A Little Good News for Your Retirement Accounts Next Year

Nov 11, 2022

There’s no sugarcoating it…

It’s been a rough year for anyone trying to invest for retirement.

Everyone knows stocks are in a bear market. The benchmark S&P 500 (SPX) was down 28% at its recent October low.

But even the typically boring bond market has done poorly, with various bond-market indexes falling as much as 17% through October. According to Bank of America Global Investment Strategy research, that’s on track for the fourth-worst annual performance for bonds in all of financial history. Only the years 1721, 1865, and 1920 were worse.

And, of course, I don’t need to remind you those dismal returns are before inflation, which has been running well over 7% all year.

Unfortunately, I can’t tell you the markets are certain to perform better next year. But I can pass along a little bit of good news for your retirement accounts in 2023.

You see, late last month, the Internal Revenue Service (IRS) announced it is significantly increasing 401(k) and IRA contribution limits next year, allowing investors to protect more of their savings from taxes.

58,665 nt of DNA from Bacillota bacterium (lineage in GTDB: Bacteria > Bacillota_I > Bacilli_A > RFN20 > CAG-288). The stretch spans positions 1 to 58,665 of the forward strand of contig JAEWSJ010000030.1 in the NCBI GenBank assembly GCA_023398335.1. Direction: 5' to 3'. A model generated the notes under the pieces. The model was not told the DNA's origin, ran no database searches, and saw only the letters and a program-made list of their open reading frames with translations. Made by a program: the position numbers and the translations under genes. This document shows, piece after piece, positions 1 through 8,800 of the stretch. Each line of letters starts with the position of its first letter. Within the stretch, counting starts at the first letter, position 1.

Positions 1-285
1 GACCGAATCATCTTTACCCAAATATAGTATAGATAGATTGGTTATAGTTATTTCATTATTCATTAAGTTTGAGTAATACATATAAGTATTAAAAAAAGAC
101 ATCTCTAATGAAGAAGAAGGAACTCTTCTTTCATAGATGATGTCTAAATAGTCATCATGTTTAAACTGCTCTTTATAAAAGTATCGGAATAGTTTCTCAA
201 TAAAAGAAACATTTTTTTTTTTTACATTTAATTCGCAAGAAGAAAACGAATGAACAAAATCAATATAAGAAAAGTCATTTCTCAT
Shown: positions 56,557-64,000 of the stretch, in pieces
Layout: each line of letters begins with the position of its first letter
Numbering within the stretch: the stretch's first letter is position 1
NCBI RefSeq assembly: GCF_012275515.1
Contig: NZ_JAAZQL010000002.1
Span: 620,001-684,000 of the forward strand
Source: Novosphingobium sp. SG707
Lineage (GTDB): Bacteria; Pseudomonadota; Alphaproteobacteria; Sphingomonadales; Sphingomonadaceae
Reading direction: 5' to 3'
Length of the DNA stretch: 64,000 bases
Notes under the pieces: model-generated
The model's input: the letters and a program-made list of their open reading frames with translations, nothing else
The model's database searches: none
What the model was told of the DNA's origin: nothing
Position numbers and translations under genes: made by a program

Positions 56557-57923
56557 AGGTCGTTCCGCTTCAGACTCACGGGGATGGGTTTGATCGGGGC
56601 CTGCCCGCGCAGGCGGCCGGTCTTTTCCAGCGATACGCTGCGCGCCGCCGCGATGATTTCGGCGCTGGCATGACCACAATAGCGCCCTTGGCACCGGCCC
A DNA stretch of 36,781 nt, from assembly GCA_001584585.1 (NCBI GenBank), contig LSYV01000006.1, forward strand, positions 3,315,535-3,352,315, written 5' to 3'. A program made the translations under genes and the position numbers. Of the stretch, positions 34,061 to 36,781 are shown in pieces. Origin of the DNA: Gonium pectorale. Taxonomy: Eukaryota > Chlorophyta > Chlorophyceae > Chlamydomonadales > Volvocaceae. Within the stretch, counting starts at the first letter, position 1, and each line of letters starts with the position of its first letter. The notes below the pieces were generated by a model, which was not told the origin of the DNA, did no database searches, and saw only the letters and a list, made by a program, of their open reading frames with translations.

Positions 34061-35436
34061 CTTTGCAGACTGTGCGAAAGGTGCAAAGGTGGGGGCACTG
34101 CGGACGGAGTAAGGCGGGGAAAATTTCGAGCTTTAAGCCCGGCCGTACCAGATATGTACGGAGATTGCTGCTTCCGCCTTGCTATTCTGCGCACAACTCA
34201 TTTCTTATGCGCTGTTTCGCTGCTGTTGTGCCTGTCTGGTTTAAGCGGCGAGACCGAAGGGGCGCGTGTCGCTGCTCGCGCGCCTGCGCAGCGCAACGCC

Specifically, it is raising the limit on individual 401(k) contributions to $22,500. That’s an increase of $2,000 (or nearly 10%) from last year’s limit. It’s also raising the limit for “catch-up” contributions to $7,500 – the first such increase since 2020 – meaning folks aged 50 and older can now contribute up to $30,000 per year.

The IRS is also increasing the limits on individual retirement accounts (IRA) by $500 (more than 8%) to $6,500. Those aged 50 or older are also eligible for an additional $1,000 in catch-up contributions.

Finally, it is also significantly increasing the income limits for Roth IRA contributions, meaning more folks may now be eligible for these tax-free retirement funds.

The so-called “income phase-out” range for Roth IRAs will rise to $138,000 to $153,000 in 2023, from the current range of $129,000 to $144,000.

These increases could allow you to save a little more for retirement while also potentially reducing your tax bill next year.

However, before you consider increasing your retirement contributions, I urge you to ensure you’re already getting the most benefit from these plans.

I covered the basics of good 401(k) investing in a short series earlier this year. You can review it at the links below. 

Part 1: Critical Advice From the “Father of the 401(k)”
Part 2: Three Ways to Maximize Your 401(k) Contributions
Part 3: What You Need to Know Before Choosing a 401(k) Plan

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